I used the phrase “tuckered out” recently and, as it happens from time to time, I wondered what on earth I was really saying. I mean, was there a guy named Tucker who was famous for being lazy or tired? Did it have anything to do with the now-defunct car company of the same name? Where did it come from?
Well, according to the internet (and you can always believe the internet), it comes from the Old English root word “tuck” which means “punish or torment”. So to be tuckered would be the same as being punished or tormented. Kind of harsh, but I can see the correlation. If you work hard all day, punishing your body with strenuous activity, of course you are going to be tuckered out.
The phrase gained popularity in the vernacular of the Old West, where it is seldom used without the prefix “plumb”, as in, “Diggin’ in that gol’ danged gold mine has left me plumb tuckered out!” And since plumb means “whole or entire”, it just amplifies the meaning of being tired to mean “completely worn out”. This isn’t to be confused with plum, which is a fruit.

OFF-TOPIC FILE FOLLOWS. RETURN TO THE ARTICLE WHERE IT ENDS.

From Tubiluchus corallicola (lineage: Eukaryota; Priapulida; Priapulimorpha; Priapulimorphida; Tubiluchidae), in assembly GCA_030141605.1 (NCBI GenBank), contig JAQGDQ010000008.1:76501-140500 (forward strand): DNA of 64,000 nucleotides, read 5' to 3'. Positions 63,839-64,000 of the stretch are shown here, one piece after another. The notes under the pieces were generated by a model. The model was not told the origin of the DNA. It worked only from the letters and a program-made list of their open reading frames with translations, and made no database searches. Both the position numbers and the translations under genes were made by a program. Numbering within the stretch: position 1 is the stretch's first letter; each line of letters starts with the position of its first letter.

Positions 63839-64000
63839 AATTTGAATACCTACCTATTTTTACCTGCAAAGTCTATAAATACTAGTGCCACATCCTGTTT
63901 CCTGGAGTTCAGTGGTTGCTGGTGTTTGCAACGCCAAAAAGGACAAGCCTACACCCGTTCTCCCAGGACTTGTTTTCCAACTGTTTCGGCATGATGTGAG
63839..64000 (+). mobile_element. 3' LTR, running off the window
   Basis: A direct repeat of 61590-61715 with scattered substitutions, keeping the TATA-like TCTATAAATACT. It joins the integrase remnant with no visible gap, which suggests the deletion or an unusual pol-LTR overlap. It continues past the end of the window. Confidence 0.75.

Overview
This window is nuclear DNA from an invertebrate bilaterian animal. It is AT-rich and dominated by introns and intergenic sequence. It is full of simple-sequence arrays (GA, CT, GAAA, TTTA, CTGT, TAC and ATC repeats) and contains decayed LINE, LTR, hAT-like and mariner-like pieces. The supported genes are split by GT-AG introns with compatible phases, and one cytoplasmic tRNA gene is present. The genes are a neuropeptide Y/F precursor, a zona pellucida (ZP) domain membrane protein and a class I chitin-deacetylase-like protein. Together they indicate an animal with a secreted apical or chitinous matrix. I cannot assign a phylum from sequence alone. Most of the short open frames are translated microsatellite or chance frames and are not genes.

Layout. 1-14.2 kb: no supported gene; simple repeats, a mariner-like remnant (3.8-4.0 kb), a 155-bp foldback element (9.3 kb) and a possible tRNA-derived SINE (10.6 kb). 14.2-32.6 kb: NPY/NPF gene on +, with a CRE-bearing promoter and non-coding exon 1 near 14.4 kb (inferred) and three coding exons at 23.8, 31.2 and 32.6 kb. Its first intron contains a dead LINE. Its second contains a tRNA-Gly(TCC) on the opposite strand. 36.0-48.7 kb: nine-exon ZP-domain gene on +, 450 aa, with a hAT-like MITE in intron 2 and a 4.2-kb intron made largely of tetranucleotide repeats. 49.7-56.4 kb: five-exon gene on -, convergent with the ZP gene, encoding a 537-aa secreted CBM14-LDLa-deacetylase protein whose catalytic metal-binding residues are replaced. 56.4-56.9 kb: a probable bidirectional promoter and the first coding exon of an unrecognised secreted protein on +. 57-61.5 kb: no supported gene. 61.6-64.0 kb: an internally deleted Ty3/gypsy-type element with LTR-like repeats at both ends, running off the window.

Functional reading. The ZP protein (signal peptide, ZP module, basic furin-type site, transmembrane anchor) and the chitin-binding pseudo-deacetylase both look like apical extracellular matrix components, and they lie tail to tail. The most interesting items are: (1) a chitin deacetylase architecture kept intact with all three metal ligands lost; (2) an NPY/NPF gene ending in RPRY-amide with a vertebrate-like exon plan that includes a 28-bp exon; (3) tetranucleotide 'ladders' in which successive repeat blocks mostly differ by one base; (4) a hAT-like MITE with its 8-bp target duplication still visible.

So the next time you use the phrase “tuckered out” or “plumb tuckered out”, remember that you are really saying that something was torturous, so maybe refrain from using the phrase if you are tired because you just got done doing something enjoyable. Like mowing. Or something else you might enjoy that takes significant amounts of energy.
What? Some people really like mowing.